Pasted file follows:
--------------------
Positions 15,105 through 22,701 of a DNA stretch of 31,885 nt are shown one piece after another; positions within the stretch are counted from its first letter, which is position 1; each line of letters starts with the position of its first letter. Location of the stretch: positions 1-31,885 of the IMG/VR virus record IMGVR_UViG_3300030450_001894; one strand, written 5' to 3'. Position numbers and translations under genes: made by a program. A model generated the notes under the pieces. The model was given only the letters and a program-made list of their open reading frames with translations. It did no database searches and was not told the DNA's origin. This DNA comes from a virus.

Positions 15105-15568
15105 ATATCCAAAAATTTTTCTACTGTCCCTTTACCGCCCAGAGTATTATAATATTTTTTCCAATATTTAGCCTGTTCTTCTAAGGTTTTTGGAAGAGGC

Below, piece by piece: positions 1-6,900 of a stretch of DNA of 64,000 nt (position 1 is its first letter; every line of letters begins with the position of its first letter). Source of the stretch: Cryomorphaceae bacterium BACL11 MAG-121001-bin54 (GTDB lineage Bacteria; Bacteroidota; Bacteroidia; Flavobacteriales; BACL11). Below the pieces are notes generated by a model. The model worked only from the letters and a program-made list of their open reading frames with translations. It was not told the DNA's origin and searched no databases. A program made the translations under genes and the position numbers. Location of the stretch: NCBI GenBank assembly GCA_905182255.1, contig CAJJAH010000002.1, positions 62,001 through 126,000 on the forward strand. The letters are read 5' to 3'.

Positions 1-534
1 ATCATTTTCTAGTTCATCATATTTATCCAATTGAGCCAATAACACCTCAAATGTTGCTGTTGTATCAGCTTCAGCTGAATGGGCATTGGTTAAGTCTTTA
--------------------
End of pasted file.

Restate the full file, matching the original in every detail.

Positions 15,105 through 22,701 of a DNA stretch of 31,885 nt are shown one piece after another; positions within the stretch are counted from its first letter, which is position 1; each line of letters starts with the position of its first letter. Location of the stretch: positions 1-31,885 of the IMG/VR virus record IMGVR_UViG_3300030450_001894; one strand, written 5' to 3'. Position numbers and translations under genes: made by a program. A model generated the notes under the pieces. The model was given only the letters and a program-made list of their open reading frames with translations. It did no database searches and was not told the DNA's origin. This DNA comes from a virus.

Positions 15105-15568
15105 ATATCCAAAAATTTTTCTACTGTCCCTTTACCGCCCAGAGTATTATAATATTTTTTCCAATATTTAGCCTGTTCTTCTAAGGTTTTTGGAAGAGGC

Below, piece by piece: positions 1-6,900 of a stretch of DNA of 64,000 nt (position 1 is its first letter; every line of letters begins with the position of its first letter). Source of the stretch: Cryomorphaceae bacterium BACL11 MAG-121001-bin54 (GTDB lineage Bacteria; Bacteroidota; Bacteroidia; Flavobacteriales; BACL11). Below the pieces are notes generated by a model. The model worked only from the letters and a program-made list of their open reading frames with translations. It was not told the DNA's origin and searched no databases. A program made the translations under genes and the position numbers. Location of the stretch: NCBI GenBank assembly GCA_905182255.1, contig CAJJAH010000002.1, positions 62,001 through 126,000 on the forward strand. The letters are read 5' to 3'.

Positions 1-534
1 ATCATTTTCTAGTTCATCATATTTATCCAATTGAGCCAATAACACCTCAAATGTTGCTGTTGTATCAGCTTCAGCTGAATGGGCATTGGTTAAGTCTTTA